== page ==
Turkeys Part I: The reason why cranberry jelly was invented
The extraordinary story of the turkey is the focus of Brooklynne Fothergill’s ongoing PhD study, a project which is at one and the same time very specific and impressively broad. Based in our School of Archaeology and Ancient History, her research centres on paleopathology (the study of disease through ancient remains) but incorporates ancient and medieval history, archaeology, biology, veterinary science, cultural studies and, of course, gastronomy.
Few people can talk turkey quite like Brooklynne. In this three-part festive Newsblog special, we will use some of her research to explore the history and mystery of the bird they call Meleagris gallopavo.
Wild turkeys occur right across North America from central Mexico as far north as the Canadian border; they were first domesticated by Meso-American people somewhere around 500AD. While we think of the bird primarily as a food source, there is a theory (which Brooklynne’s research supports) that their primary role was initially as a source of feathers.
Turkeys are large birds with extensive body covering, large primaries on their wings (wild birds are quite capable of flight) and, in males, a magnificent fan of tail feathers. For a society without cotton, a ready supply of large, soft, hard-wearing feathers was of great benefit in the creation of clothing, blankets and ceremonial artefacts. Turkeys can actually be plucked while alive (if you’re strong enough!) and will regrow their feathers, making the process analogous to shearing sheep. And just like sheep, meat production (where it occurred) was probably a secondary purpose of domestication.
Interestingly, turkeys have rarely been used to provide eggs. You can certainly eat turkey eggs; you can eat pretty much any egg, it’s just a protein soup with its own convenient cup. But turkeys simply don’t produce eggs at the rate that chickens or ducks do and consequently they’ve never really been bred in that direction, being selected instead for fine feathers and plump, meaty breasts.
The religious and ceremonial significance of the bird is evident in some of the buried remains which have been found at pre-Columbian sites: whole turkey skeletons, headless turkeys, even turkeys buried alongside humans. A turkey skeleton has been found on an altar in Oaxaca. There was even a hard-to-pronounce Aztec turkey god, Chalchiuhtotolin, associated with disease and plague.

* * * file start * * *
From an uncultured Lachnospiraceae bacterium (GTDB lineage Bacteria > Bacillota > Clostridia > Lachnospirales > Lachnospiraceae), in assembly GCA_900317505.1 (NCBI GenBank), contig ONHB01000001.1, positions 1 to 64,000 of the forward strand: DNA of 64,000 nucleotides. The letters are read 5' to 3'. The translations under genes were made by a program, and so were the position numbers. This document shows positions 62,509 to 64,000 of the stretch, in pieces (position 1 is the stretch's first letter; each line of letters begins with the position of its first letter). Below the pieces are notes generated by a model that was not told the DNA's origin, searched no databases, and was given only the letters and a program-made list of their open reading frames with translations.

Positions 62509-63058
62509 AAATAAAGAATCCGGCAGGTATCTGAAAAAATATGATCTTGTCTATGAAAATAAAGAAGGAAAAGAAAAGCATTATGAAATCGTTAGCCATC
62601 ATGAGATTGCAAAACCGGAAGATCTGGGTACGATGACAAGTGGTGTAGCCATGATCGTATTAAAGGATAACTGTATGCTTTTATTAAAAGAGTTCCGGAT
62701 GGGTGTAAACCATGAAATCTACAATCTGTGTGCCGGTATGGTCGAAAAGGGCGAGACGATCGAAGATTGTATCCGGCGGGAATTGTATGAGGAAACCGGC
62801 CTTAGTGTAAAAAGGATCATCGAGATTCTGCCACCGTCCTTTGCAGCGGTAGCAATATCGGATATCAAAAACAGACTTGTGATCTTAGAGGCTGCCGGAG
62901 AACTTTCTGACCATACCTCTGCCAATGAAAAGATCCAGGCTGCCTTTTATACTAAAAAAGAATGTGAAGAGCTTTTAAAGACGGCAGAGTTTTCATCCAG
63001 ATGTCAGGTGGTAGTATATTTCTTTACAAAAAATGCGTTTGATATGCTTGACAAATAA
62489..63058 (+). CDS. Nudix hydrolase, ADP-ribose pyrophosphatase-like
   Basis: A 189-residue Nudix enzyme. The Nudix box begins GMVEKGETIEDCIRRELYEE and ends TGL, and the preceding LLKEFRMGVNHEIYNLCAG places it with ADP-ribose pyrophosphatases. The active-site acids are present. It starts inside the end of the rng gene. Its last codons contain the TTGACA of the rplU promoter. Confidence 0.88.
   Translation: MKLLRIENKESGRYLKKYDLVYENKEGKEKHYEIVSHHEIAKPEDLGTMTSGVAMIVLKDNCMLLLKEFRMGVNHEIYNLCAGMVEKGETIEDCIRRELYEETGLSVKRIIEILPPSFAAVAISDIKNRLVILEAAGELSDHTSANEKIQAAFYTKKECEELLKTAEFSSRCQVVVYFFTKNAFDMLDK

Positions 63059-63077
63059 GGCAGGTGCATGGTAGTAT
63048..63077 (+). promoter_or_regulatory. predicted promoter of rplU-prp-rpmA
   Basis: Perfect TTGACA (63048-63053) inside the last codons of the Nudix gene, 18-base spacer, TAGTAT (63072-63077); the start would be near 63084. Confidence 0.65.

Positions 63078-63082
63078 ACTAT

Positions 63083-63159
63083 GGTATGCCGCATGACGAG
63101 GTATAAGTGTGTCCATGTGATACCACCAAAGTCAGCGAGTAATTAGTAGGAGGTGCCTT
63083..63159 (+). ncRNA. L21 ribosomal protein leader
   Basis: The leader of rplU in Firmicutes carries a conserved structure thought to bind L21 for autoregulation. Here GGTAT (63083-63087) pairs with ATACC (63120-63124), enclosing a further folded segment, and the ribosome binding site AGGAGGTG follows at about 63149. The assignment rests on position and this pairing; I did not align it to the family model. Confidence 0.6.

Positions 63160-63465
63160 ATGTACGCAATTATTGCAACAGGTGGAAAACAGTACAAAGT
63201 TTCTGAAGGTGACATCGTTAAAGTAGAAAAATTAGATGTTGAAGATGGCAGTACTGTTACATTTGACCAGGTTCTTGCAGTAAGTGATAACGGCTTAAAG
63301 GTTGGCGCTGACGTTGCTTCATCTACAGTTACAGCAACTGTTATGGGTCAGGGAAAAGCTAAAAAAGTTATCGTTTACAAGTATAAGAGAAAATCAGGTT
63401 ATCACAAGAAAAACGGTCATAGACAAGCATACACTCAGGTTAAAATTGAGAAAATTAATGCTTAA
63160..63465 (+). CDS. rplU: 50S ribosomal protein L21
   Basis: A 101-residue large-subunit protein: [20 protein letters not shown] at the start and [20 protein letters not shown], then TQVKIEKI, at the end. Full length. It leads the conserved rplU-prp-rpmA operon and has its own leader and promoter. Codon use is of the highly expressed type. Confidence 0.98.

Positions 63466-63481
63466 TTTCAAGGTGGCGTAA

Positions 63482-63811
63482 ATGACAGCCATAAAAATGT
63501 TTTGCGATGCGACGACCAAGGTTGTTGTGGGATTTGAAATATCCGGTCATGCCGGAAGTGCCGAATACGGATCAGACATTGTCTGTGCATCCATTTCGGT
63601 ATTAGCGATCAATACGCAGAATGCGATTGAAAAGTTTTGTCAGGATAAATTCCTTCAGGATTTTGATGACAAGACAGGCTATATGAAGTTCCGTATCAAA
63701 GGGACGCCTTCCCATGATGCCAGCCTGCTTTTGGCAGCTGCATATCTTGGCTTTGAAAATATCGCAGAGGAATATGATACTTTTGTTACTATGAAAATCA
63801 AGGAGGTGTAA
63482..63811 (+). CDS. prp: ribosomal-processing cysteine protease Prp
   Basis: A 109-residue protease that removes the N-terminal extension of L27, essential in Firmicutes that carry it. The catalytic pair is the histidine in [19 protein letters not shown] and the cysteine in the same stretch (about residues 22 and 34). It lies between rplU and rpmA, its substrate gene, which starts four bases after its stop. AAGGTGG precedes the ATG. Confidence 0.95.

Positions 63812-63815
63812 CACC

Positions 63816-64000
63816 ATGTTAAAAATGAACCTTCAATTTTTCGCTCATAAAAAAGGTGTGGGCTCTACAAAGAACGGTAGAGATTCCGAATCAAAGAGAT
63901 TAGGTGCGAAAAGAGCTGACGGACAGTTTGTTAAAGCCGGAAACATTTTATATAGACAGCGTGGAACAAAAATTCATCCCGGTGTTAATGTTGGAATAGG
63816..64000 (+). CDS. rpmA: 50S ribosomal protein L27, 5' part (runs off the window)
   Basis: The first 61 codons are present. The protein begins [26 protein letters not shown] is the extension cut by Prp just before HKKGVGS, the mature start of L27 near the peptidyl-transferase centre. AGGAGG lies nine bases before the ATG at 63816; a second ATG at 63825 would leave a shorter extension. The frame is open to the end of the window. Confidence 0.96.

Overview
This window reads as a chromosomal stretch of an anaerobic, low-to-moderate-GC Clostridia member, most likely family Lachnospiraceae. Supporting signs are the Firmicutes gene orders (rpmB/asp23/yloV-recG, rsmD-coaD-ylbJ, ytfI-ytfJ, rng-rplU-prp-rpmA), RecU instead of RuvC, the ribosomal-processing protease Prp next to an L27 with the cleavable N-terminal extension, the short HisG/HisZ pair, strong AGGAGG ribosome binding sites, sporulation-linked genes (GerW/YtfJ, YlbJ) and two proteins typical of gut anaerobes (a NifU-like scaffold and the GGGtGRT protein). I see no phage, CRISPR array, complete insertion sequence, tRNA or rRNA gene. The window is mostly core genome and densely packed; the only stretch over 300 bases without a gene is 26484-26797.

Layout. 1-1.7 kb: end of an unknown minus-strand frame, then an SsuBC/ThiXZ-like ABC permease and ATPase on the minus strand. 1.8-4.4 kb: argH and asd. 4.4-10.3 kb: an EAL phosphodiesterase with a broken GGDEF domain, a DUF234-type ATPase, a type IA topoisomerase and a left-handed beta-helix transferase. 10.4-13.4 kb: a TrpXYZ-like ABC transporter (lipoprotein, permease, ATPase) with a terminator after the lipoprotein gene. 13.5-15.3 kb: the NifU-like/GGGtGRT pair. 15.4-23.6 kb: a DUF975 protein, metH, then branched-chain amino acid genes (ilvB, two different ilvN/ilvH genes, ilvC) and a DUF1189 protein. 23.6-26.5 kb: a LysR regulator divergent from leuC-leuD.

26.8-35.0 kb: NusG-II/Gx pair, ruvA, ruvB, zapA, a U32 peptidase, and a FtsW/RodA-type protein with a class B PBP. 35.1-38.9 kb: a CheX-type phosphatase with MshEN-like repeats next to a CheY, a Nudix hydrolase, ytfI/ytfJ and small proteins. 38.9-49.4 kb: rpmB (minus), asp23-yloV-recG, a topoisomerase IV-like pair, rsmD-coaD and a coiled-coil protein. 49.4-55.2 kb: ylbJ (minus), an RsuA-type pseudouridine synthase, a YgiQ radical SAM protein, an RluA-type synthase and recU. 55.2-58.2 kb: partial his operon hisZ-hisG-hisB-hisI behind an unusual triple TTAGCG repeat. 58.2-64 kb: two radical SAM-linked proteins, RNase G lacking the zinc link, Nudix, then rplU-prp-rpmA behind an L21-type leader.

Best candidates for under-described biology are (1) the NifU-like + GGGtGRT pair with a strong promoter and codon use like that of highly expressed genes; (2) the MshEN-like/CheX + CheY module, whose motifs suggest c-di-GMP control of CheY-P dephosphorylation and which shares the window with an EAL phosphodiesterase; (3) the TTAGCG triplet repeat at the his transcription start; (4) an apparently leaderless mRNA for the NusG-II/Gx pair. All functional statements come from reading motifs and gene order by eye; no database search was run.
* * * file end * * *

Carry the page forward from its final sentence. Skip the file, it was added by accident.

Then along came the Spanish…
European explorers, after weeks at sea, have always judged every newly encountered creature on three criteria: how easy is it to catch? how fat is it? and what does it taste like? (cf. the dodo, Steller’s sea cow etc.) To the Conquistadors, the turkey was an obvious source of meat and they were perplexed to see so many half-plucked birds wandering around, while the natives were equally puzzled why anyone would want to eat a turkey with years of feather-production still in it.
Benjamin Franklin, letter to his daughter, 1784
In 1519 Montezuma’s gifts to Cortes included no fewer than 1,500 turkeys. However as the Aztec leader’s household got through 300,000 turkeys every year, this must have been barely noticeable.
As a fat, relatively sedentary animal that could be kept in an enclosed area eating whatever rubbish it’s given, turkeys were eminently suitable for keeping on board ships. (Actually their principal food is insects and there is some evidence that Meso-American people used them as a sort of walking pesticide, wandering among crops but eating only the bugs.) It wouldn’t be too long before one of them made it all the way across the Atlantic without being cooked…
- Join us tomorrow for more turkey talk.
*Or indeed when you’re eating cold turkey sandwiches on 26 December, 27 December, 28-31 December and possibly the first few days of January.